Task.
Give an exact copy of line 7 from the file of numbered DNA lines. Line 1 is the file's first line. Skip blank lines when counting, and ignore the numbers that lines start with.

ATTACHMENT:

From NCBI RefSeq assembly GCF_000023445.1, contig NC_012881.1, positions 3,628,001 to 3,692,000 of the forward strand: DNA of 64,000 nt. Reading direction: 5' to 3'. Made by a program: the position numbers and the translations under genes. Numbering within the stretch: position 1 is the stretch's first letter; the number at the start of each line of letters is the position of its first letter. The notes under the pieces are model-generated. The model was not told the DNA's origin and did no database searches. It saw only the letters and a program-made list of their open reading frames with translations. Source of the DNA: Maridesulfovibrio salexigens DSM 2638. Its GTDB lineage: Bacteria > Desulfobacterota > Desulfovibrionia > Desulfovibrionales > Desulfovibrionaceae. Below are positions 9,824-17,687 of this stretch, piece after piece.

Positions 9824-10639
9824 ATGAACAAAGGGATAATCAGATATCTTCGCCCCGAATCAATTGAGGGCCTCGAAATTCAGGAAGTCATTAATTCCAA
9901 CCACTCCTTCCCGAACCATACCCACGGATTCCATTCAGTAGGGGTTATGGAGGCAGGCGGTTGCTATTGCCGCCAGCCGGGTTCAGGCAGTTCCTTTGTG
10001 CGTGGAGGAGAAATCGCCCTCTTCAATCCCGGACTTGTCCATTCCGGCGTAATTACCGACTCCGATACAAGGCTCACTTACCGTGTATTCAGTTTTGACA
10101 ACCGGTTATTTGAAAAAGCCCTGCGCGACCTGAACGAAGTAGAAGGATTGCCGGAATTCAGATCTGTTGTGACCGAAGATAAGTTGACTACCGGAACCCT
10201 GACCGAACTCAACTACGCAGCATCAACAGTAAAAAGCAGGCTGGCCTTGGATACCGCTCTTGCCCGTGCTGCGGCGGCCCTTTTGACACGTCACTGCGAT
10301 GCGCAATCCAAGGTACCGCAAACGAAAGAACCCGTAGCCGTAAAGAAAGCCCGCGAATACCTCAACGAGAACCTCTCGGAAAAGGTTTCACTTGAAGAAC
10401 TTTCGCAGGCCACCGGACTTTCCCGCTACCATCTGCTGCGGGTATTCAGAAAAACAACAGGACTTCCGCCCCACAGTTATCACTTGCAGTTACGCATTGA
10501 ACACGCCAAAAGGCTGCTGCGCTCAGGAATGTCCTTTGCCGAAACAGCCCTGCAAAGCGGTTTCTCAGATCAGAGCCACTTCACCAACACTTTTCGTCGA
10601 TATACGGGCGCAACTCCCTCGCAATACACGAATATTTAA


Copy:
10201 GACCGAACTCAACTACGCAGCATCAACAGTAAAAAGCAGGCTGGCCTTGGATACCGCTCTTGCCCGTGCTGCGGCGGCCCTTTTGACACGTCACTGCGAT